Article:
Oh, Newsroom, how I hate-watch thee. Ten interminably dull episodes of Aaron Sorkin playing Monday morning quarterback on the hottest news stories of three years ago, his crack team of dedicated newshounds getting it right more often than those so-called “journalists” of the real world (thanks for breaking the Deepwater Horizon and not declaring Gabby Giffords dead, guys). Week after week extolling the intellectual virtues of 15 year-old upper-class liberals (as long as they work in news, not fashion), while Jeff Daniels’ mythological sensible conservative plays tough-but-fair father figure. And wait, did I mention ladies crying? Sorkin’s got that covered; all of the female cast members sprung leaks at least once in this first season, sometimes because of love triangles, and always in the office in front of their more competent male colleagues. The only good thing to come from this show – aside from the hard-ons popped by HBO subscribers whose political beliefs were at last confirmed by something other than viral Facebook graphics – was this parody Twitter account. We just decided to suck. Can’t wait for next season! (Jeff Hart)
Somewhere in the summer of 2012 the world lost its collective mind with a bath salt-related zombie-apocalypse scare, which somehow never included me... and I’m a very paranoid and gullible person. You guys remember this, don’t you? There was a bizarre string of incidents wherein people would get high on bath salts and try to bite each other's faces off. It was nuts, but what was more insane was how you (yes, you) and your friends spent untold hours on Facebook conjuring memes and posting bogus articles, which tried to fan the flames of an actual coming zombie apocalypse. For shame. (Giovanny Caquias)
I wrote a whole article over the summer about how much I’ve started hating Walter White, so this is really just an excuse to drop a link to that. You should read it! TLDR version: Walter has basically become irredeemable. Constant manipulation of Jesse, his megalomaniacal family life, and kid killing – it was a tough season to root for the once-meek school teacher. And that article was written before he’d killed Mike, which was seriously the worst! At least Walter felt bad about that one, so bad that it might’ve caused an epiphany. He finally left the meth game, abdicating the throne of Albuquerque, and returned to normal life cancer-free and filthy rich. Now, he’s about to get busted because Hank likes to read while pooping. Is redemption coming for Walt, or will he still be on my hate list next year? (Jeff Hart)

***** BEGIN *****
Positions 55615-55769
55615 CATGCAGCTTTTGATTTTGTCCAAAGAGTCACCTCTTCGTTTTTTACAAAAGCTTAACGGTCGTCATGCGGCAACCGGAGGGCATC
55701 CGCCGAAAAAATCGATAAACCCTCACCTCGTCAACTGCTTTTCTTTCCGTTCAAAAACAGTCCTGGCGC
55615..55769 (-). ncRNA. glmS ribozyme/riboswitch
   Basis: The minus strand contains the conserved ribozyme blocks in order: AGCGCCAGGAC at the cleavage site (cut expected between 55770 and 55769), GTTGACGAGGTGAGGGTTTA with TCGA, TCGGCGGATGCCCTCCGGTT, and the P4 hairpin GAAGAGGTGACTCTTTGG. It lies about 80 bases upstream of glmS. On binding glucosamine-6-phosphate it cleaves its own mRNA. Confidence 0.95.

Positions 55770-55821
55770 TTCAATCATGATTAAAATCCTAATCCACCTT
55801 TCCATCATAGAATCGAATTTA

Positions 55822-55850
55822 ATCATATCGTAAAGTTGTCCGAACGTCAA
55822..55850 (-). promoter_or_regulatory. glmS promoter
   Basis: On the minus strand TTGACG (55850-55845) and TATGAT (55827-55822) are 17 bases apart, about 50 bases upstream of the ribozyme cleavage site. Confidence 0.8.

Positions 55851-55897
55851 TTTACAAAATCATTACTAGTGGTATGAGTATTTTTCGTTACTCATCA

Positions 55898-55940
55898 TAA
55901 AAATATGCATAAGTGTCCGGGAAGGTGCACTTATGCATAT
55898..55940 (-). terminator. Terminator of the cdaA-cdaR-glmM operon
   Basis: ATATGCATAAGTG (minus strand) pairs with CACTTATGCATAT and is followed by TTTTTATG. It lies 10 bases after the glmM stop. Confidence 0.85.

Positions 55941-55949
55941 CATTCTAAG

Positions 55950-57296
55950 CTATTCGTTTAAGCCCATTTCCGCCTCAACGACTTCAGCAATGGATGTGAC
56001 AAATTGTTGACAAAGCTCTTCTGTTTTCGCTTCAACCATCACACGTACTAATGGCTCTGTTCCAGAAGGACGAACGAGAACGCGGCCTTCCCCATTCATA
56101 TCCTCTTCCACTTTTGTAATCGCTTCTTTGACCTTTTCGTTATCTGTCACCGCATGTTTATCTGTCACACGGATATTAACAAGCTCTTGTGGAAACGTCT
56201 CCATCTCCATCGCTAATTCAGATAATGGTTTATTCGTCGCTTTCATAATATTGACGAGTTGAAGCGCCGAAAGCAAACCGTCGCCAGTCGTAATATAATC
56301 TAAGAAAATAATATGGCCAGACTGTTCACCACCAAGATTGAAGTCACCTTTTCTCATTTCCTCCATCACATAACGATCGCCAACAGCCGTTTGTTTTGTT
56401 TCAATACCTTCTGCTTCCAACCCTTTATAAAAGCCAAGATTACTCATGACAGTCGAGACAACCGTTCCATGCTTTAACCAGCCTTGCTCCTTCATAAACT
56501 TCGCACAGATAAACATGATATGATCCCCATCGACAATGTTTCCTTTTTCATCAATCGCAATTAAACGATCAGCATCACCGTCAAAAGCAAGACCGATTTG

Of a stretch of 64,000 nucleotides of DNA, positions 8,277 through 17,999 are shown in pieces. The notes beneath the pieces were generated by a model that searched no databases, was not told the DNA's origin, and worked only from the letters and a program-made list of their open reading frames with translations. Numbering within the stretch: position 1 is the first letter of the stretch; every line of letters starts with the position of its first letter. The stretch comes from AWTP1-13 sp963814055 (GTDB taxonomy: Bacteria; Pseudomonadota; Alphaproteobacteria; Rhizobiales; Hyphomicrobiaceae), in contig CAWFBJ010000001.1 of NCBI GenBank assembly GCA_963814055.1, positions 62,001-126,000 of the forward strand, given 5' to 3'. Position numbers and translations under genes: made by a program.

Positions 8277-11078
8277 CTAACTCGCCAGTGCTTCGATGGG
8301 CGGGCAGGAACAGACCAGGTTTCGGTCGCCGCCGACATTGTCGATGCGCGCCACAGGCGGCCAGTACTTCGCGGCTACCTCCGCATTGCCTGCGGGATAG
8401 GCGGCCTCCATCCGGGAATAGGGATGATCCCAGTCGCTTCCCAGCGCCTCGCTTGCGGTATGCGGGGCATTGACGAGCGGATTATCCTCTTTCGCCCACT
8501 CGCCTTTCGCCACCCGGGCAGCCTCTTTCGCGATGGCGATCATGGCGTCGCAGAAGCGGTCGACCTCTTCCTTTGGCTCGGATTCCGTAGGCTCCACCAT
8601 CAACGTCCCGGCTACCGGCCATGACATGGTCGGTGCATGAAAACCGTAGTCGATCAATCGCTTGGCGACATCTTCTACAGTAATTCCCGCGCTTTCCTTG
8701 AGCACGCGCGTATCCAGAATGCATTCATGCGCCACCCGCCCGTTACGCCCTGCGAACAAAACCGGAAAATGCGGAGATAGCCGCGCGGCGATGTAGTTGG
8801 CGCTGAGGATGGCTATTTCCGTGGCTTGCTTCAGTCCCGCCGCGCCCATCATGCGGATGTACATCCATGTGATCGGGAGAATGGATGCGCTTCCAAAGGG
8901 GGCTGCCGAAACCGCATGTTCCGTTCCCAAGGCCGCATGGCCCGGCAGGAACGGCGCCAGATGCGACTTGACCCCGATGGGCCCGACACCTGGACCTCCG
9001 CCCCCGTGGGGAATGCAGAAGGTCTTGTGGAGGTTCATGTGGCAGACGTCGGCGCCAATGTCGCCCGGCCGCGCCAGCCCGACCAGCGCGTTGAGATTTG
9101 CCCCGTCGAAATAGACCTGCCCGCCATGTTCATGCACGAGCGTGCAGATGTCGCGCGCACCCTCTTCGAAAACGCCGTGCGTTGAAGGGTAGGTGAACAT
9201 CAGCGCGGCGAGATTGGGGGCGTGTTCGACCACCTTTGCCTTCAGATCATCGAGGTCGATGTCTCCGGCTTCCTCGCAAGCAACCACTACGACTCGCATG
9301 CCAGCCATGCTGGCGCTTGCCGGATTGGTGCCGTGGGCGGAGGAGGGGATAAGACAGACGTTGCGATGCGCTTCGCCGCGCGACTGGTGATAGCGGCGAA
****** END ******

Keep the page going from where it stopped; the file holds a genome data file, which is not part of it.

Speaking of Breaking Bad, AMC’s second screen experience seems downright counterproductive. Shouldn’t you guys be trying to keep my eyes on the screen, not directing me to gadgets that can access ever-increasing amounts of information and entertainment? I already look at my iPad and phone when I watch television… when I’m bored. TV execs should be worried when I reach for my gadgets, not nudging them towards me. I’d be more open-minded if the content transcended the fact that it’s a shameless attempt to double count eyeballs (look at all those ads!), but the Breaking Bad offerings are clearly next to worthless. I get that the suits are worried about DVR and Hulu, and this sort of interactivity and immediacy is going to be a part of the TV business model going forward, but shouldn’t the goal be to make shows that people want to watch, think about and interact with for days and weeks after, rather than things we’re simply willing to react to in the moment? I know Vince Gilligan isn’t scratching his head over what scene would be a good backdrop for this Walt Jr. poll, but it’s still a relationship that bothers me. Now get off my lawn. (Jeremiah White)